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Minkowski diagram: angles.

  1. Sep 9, 2016 #1
    1. The problem statement, all variables and given/known data

    In a diagram where I have two observers (one still (A) and one moving with a "v" velocity (B)), where the two parts disagre in the simultaneity of events, how can I prove that the angles of the B person axis that are put in the A person axis are equal. (/alpha=/beta , in the image U'.)
    241px-MinkScale.svg.png
    2. Relevant equations
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    3. The attempt at a solution

    I tried to show that the angles /alpha and /beta follow the same rate of change because the velocity of the B person is constant. Is it because the speed of light goes in a 45° angle? Do I need to calculate something?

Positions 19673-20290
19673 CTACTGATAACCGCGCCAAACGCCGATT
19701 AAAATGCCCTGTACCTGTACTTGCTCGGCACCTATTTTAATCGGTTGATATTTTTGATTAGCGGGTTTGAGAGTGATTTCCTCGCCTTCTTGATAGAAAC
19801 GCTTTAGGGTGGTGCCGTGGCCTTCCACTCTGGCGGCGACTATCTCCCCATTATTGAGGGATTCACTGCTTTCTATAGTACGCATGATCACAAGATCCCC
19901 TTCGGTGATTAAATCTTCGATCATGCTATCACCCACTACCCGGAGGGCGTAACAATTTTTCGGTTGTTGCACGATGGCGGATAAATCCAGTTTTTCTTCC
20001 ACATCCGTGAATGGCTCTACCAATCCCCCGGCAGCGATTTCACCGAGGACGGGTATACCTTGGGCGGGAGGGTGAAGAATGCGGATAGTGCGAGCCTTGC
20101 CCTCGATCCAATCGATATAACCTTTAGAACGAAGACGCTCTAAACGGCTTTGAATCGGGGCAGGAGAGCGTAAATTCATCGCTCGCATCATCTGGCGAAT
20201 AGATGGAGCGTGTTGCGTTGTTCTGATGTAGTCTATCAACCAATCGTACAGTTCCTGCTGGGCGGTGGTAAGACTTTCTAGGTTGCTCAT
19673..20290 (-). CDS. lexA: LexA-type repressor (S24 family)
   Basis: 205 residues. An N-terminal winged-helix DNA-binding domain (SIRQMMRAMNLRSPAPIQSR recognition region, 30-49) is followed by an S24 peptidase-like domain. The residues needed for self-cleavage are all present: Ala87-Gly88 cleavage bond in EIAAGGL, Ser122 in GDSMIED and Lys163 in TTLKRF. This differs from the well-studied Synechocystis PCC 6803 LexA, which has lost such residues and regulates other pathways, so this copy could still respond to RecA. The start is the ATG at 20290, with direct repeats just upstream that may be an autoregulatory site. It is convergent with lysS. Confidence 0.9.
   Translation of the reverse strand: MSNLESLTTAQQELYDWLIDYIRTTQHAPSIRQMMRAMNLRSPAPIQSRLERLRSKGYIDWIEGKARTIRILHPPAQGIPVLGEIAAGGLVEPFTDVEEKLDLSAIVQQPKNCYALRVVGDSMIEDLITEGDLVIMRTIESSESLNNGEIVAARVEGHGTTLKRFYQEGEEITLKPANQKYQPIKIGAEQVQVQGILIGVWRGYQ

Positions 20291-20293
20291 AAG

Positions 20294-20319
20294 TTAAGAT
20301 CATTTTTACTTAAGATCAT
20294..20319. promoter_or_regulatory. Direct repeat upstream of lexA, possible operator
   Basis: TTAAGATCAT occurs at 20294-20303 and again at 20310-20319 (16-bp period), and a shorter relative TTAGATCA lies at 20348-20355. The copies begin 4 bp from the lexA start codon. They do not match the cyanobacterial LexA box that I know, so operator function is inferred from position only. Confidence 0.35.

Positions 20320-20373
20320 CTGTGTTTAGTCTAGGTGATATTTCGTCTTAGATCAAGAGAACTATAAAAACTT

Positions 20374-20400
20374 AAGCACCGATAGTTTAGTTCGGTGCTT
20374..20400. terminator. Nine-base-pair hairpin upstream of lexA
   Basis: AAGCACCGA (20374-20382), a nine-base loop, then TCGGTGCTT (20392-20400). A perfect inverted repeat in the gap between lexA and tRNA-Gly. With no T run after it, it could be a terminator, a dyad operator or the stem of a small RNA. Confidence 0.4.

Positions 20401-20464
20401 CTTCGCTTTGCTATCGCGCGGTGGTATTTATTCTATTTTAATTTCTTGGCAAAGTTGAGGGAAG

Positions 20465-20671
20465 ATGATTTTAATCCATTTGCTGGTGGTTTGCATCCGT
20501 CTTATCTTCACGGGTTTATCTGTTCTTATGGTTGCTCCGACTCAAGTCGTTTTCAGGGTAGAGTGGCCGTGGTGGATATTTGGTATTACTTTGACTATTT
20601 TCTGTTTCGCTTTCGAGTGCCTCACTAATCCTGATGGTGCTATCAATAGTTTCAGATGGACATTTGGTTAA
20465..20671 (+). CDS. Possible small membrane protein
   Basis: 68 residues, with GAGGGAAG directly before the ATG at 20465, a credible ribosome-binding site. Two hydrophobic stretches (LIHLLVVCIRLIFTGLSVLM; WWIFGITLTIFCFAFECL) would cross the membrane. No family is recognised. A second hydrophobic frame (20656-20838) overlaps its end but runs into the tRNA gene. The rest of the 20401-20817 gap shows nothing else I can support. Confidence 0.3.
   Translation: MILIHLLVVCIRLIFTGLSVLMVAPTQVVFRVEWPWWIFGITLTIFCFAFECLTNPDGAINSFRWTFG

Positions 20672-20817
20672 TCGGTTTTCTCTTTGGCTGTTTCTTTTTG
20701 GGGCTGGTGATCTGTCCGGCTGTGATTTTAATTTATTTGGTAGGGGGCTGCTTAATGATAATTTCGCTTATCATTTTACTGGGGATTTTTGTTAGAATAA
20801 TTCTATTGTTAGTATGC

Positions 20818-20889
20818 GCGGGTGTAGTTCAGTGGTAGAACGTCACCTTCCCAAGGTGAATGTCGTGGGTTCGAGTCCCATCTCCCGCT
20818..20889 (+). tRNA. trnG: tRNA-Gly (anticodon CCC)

Last edited: Sep 9, 2016
  2. jcsd
  3. Sep 10, 2016 #2

    Andrew Mason

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    Science Advisor
    Homework Helper

    Welcome to PF Powergade!

    Forget what I said in my earlier post about trying to find the angle of the axes to the line x = ct using the Lorentz transformations. It is much simpler.

    Use the Lorentz transformation find the equation for the t' and x' axes in terms of x and t (hint: the x' axis is defined by t' = 0). Then find the slopes of each of those axes (dx/dt) and compare them.

    AM
     
    Last edited: Sep 10, 2016
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